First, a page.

In work published in Nature, Nature Genetics and Genome Research, scientists disclose that the 2,900 genes of the human genome could vary in the number of copies possessed by the individuals. Each of us is more different genetically than we previously believed. These "multiple copy numbers" differ from one person to another, which could explain human physical and even mental variation.

One practical benefit is that it could lead to a new understanding of some of the most difficult, incurable diseases.


"Global variation in copy number in the human genome"

Richard Redon, Shumpei Ishikawa, Karen R. Fitch, Lars Feuk, George H. Perry, T. Daniel Andrews, Heike Fiegler, Michael H. Shapero, Andrew R. Carson, Wenwei Chen, Eun Kyung Cho, Stephanie Dallaire, Jennifer L. Freeman, Juan R. González, Mònica Gratacòs, Jing Huang, Dimitrios Kalaitzopoulos, Daisuke Komura, Jeffrey R. MacDonald, Christian R. Marshall, Rui Mei, Lyndal Montgomery, Kunihiro Nishimura, Kohji Okamura, Fan Shen, Martin J. Somerville, Joelle Tchinda, Armand Valsesia, Cara Woodwark1, Fengtang Yang, Junjun Zhang, Tatiana Zerjal, Jane Zhang, Lluis Armengol, Donald F. Conrad, Xavier Estivill, Chris Tyler-Smith, Nigel P. Carter, Hiroyuki Aburatani, Charles Lee, Keith W. Jones, Stephen W. Scherer and Matthew E. Hurles

Nature 444, 444-454 (23 November 2006) doi:10.1038/nature05329

The distinction between plagiarism and copyright infringement

Further to various posts on plagiarism (for example, here), IPBiz notes that the general public may not appreciate the difference between plagiarism and copyright AND SEPARATELY the impact of the Supreme Court's Dastar decision on false attribution cases.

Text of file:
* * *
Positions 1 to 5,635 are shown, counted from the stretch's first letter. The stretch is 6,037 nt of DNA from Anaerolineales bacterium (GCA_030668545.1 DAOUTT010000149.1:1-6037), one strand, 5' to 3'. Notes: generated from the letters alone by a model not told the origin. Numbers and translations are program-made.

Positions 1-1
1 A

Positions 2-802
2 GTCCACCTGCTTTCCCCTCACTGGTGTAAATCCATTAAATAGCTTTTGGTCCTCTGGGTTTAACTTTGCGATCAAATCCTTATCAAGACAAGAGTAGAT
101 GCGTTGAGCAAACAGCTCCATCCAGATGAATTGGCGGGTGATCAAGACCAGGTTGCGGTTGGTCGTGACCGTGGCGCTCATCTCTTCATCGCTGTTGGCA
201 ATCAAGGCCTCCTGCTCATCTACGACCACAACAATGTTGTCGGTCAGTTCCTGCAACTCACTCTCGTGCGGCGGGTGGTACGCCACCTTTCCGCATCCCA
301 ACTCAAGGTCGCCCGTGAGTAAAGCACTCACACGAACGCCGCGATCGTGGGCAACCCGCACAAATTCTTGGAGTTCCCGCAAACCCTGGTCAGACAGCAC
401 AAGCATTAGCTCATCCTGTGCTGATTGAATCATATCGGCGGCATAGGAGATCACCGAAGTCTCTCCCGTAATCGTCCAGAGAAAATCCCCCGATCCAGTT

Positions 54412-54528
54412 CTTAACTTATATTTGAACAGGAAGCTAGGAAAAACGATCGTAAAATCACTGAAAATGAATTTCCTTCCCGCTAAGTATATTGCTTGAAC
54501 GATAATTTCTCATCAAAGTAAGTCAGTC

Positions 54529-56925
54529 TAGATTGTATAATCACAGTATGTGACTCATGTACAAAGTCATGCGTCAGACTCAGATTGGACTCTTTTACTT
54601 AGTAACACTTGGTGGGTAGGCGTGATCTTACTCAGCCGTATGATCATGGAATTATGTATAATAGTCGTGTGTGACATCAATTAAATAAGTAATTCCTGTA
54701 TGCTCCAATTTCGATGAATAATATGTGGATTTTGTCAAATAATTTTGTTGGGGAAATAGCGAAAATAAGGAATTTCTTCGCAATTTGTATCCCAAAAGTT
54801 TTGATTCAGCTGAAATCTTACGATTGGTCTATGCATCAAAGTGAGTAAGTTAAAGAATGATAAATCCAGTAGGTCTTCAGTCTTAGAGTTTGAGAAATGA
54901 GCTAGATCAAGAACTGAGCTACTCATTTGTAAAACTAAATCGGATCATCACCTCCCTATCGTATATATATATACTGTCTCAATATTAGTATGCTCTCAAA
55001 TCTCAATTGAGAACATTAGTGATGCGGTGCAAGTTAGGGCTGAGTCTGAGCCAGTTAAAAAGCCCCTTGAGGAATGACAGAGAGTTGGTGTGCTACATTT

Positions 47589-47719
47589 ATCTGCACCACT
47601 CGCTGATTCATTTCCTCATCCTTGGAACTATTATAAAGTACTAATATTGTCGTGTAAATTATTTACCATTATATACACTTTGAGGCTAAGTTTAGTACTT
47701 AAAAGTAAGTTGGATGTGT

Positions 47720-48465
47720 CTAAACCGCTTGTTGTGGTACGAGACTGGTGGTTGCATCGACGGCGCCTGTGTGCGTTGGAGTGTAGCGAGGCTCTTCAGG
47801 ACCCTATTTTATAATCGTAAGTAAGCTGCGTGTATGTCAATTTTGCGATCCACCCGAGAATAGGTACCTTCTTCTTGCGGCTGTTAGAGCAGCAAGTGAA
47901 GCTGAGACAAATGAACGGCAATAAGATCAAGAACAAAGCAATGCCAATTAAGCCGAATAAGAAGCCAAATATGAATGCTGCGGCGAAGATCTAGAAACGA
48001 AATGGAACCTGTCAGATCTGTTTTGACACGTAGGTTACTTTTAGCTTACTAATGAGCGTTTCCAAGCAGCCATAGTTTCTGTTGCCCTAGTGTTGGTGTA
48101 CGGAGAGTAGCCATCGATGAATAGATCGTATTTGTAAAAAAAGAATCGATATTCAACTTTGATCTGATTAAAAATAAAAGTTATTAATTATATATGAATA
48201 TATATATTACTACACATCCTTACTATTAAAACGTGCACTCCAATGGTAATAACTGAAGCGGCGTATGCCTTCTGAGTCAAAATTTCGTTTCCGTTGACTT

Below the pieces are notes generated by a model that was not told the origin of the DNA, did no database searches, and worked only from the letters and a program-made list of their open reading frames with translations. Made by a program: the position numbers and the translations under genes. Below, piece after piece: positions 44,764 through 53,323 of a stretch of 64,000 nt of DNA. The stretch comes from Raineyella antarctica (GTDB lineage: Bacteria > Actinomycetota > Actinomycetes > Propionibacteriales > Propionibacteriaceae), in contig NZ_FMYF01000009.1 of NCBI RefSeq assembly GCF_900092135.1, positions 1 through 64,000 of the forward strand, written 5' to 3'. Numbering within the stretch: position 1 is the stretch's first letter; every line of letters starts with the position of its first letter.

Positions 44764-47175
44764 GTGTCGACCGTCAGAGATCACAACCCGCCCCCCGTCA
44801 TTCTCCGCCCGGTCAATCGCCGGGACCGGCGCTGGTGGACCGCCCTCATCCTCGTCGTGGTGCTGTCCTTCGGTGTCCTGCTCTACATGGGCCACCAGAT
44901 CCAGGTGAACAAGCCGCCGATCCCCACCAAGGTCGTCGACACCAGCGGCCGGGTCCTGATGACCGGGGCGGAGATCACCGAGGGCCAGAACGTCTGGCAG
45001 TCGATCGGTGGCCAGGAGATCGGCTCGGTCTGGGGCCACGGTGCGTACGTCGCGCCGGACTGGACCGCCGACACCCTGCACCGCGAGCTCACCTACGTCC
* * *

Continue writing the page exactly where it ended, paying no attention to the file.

[Of the distinction between copyright and plagiarism]

Although some have used plagiarism and copyright infringement
interchangeably, plagiarism and copyright infringement are not the same
While one who commits copyright infringement, (e.g., by reproducing and
distributing another's work without authorization), may also be
committing plagiarism by not giving attribution to the original author, there are
numerous situations - such as "fair use" and the use of public domain materials
- in which the unauthorized use of a work may not rise to the level of
copyright infringement, but certainly constitutes plagiarism.

Plagiarism is presenting another's ideas or written material without
giving attribution to the original author, or worse, giving the distinct
impression that the unattributed material is the original work of the
plagiarizer. There are numerous definitions of plagiarism.

[C]opyright protection has nothing at all to do with
attribution or credit. It provides only the rights of reproduction, distribution,
display, performance and others set forth under section 106.

[Of the impact of Dastar]

Because the right of attribution under copyright law applies only to a very
limited category of works
, the Supreme Court in Dastar effectively ended most
causes of action for false or misleading attribution of artistic works.
This will encourage plagiarism and misattribution, especially when there is
so much material available that is so easy to reproduce and distribute.

The Dastar opinion's effect on the real world will be great and
wide-reaching, possibly broader than the Court intended at the time that it decided
the case. The question presented for review, however, was quite broad and so were